I've known her for at least half as long as these buildings have stood. She, with the cute butt in khaki corduroys, thick chestnut curls, a child-like smile that couldn't help but warm your heart every time you saw it. We've been good friends for at least half as long, and for the last two years, the best friend a man (me?! A MAN?! I mean, biologically, yes, but I still get giggly when strangers refer to me as "Sir," so) could possibly have. She's witnessed a turnaround in me that I didn't know I was capable of; in the midst of odds that should have driven her away, she was there for me, and she brought me back from someone who felt sorry for himself all the time to someone who remembered that one of his favorite things was to be there for somebody else (whether it was her or other other people - she awoke my better instincts on a number of levels.)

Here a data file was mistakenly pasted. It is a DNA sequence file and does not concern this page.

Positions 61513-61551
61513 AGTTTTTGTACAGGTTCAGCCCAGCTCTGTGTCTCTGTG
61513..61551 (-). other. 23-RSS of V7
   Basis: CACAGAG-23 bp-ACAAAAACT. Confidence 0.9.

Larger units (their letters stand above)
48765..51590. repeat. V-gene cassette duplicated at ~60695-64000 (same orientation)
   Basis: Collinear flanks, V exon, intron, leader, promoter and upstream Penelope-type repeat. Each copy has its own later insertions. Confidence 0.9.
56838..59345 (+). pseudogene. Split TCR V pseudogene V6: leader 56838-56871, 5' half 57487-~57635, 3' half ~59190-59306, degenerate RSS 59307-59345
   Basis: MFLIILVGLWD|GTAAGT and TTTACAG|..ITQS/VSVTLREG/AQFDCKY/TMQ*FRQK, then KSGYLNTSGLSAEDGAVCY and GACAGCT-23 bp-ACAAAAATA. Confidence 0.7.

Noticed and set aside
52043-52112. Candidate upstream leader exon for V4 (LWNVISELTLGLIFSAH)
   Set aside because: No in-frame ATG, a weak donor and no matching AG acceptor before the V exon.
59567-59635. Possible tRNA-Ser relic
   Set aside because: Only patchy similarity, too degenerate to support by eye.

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So we walked, hand in hand, an intellectually-ungifted husky at our side. A cat followed us for a half a block or so, which was actually more frightening than I can describe (the thing was fucking huge and seemingly didn't give a shit; also, our husky is not the type to bark or whine or anything unless she's hungry or wants to be played with, so we had no real indication of her stress level at that juncture, but neither, then, did we desire to intervene in a ragey cat vs. meek husky conflict, particularly if delicate hands were to be involved.) The houses and yards blended together in a comforting, familiar way: she grew up in these neighborhoods, and in small ways they reminded me of my hometown that I had been away from for nearly the entirety of my adult life. It was fitting to be on (fake) familiar ground from the first night she invited me over and when I met her family - a sister who has since become as close as an actual sister, a father who has proven to be, in many ways, the dad that I yearned for (even as I've come to forgive the failings of my own father in the half-decade or so) - in short, a family whose size is far, far dwarfed by the love the exudes from it.